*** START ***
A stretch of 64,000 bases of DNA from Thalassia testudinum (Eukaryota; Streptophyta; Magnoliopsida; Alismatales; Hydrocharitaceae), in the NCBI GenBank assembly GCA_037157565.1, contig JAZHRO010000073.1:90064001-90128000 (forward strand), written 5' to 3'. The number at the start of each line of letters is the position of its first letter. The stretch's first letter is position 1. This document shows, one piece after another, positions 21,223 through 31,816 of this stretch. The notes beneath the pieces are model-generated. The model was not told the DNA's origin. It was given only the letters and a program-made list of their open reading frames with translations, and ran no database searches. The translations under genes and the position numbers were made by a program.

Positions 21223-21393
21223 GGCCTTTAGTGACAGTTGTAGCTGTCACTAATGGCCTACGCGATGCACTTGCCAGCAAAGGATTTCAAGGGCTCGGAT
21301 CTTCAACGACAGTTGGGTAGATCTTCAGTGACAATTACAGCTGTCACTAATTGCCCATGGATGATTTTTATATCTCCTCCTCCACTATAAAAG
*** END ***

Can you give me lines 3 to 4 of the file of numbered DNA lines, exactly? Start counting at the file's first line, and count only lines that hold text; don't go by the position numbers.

21223 GGCCTTTAGTGACAGTTGTAGCTGTCACTAATGGCCTACGCGATGCACTTGCCAGCAAAGGATTTCAAGGGCTCGGAT
21301 CTTCAACGACAGTTGGGTAGATCTTCAGTGACAATTACAGCTGTCACTAATTGCCCATGGATGATTTTTATATCTCCTCCTCCACTATAAAAG